The UK’s 7 million or so retirees paid an average of £400 more in taxes during the most recent tax year than the one before.
That’s according to the financial services firm Prudential, which is warning anyone approaching retirement that they could be required to continue paying taxes long after they’ve come to the end of their working lives.
Prudential compared data made available by the Office for National Statistics (ONS) and found that retirees from across Britain paid out an average of nearly 30 per cent of their incomes as taxes in the year 2015/16.
That figure meant that the amount of money paid collectively by pensioners as tax in the most recent tax year increased by some £1.7 billion.
Most of the money paid as taxes by pensioners relates to income tax that heads straight to HMRC but a considerable proportion is also being paid by retirees as council tax, VAT and insurance premium tax.
Prudential estimates that around £300 of the extra £400 paid by the average retiree as taxes in 2015/16 was taken as income tax by HMRC.
In the year 2014/15, the average pensioner paid an estimated £1,700 as income tax, compared to £1,970 in the most recent tax year up to April 2016.
“No longer working doesn’t mean you’ll no longer be paying taxes, and many retired people will still need to consider income tax bills as well as all the other indirect taxation on expenditure that they will continue to face when they give up work,” noted Stan Russell, a retirement income expert from Prudential.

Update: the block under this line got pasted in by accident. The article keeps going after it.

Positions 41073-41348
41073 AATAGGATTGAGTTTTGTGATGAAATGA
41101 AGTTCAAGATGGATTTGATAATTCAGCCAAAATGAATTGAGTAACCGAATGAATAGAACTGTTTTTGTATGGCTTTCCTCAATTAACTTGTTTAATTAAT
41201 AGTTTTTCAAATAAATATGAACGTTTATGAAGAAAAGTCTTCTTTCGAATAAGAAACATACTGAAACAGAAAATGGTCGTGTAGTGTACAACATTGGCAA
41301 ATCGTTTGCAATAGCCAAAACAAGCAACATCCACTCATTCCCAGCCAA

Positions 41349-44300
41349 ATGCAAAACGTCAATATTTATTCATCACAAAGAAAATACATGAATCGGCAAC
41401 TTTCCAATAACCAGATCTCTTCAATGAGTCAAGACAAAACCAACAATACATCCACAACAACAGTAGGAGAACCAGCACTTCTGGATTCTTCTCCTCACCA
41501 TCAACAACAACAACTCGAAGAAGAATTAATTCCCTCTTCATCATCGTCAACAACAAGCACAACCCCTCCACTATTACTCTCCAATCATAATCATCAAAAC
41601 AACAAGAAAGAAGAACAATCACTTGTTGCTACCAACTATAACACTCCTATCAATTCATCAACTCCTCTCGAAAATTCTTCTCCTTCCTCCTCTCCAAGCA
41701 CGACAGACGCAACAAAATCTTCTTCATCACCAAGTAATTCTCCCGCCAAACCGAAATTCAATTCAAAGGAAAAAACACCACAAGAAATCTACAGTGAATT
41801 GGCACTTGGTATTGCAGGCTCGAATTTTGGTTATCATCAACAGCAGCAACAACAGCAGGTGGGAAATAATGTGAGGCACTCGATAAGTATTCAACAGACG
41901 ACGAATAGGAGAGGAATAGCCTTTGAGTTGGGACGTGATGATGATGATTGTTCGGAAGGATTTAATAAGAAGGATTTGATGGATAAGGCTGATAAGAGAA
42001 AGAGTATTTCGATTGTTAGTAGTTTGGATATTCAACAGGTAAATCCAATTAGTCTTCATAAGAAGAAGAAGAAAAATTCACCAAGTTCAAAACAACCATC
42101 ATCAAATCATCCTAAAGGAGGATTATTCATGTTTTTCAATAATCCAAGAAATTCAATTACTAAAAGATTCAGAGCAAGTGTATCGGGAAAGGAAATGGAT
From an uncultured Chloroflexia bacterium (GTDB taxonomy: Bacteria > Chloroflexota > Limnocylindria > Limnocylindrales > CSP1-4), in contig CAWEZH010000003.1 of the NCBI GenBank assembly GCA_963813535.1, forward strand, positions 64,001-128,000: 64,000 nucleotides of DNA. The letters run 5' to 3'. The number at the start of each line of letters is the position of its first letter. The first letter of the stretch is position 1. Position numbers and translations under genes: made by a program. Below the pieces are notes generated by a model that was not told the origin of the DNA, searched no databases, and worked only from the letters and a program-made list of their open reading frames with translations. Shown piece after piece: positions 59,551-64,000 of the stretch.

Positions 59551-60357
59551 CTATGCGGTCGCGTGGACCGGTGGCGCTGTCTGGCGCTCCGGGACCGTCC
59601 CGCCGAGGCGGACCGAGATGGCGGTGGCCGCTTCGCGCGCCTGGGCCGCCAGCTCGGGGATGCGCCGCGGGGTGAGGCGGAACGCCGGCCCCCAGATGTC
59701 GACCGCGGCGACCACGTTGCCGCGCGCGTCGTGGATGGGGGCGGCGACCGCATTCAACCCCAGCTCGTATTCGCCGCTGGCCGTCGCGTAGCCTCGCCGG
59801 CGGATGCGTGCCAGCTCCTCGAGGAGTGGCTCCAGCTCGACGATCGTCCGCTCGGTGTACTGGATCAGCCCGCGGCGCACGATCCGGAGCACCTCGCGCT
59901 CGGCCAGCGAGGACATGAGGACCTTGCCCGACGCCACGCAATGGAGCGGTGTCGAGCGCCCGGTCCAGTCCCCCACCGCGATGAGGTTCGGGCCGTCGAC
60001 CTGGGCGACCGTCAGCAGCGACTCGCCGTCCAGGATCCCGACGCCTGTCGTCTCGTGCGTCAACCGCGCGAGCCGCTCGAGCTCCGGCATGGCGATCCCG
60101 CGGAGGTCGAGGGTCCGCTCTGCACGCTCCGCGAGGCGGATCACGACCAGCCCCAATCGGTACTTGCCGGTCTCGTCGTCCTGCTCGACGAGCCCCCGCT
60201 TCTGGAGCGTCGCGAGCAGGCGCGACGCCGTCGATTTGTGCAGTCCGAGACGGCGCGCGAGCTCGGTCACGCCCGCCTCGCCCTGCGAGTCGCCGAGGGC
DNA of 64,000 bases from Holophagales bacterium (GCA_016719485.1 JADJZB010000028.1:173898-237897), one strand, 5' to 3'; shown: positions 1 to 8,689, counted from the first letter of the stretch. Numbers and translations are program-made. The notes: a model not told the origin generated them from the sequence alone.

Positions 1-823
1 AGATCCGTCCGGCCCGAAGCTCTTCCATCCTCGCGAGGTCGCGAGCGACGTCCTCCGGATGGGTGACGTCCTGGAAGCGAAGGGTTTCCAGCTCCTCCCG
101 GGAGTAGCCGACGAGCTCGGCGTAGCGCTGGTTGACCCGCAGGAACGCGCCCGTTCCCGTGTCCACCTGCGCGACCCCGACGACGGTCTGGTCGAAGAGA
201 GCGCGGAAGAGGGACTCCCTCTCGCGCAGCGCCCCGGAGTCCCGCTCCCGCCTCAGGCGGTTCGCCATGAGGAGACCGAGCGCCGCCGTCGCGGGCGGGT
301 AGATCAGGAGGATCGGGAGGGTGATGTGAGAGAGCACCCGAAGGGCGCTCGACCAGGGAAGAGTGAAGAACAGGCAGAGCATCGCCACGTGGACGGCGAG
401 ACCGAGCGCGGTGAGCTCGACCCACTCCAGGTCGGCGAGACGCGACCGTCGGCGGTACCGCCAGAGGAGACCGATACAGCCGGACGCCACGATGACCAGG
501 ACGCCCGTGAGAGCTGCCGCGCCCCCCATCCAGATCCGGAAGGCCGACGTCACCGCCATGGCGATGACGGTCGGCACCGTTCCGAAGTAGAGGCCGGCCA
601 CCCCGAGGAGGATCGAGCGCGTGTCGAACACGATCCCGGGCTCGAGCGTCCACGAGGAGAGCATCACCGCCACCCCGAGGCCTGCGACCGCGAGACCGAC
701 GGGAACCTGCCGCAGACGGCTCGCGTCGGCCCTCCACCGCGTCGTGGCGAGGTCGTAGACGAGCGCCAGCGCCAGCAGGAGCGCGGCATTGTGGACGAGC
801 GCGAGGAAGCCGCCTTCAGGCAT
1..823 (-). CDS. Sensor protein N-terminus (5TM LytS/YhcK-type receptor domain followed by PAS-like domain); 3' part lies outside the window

“We have seen income expectations for new pensioners rise in recent years which, for many will mean that they continue to face tax bills well into retirement. People planning to give up work should make sure they don’t underestimate the impact that tax will have on their income in retirement.”
Prudential’s advice to anyone approaching retirement or considering their retirement prospects is to create a long-term plan as far in advance as possible on the basis of realistic target income levels.
Having a target income level in mind helps prepare for the potential tax implications of different retirement strategies, the company’s experts have suggested.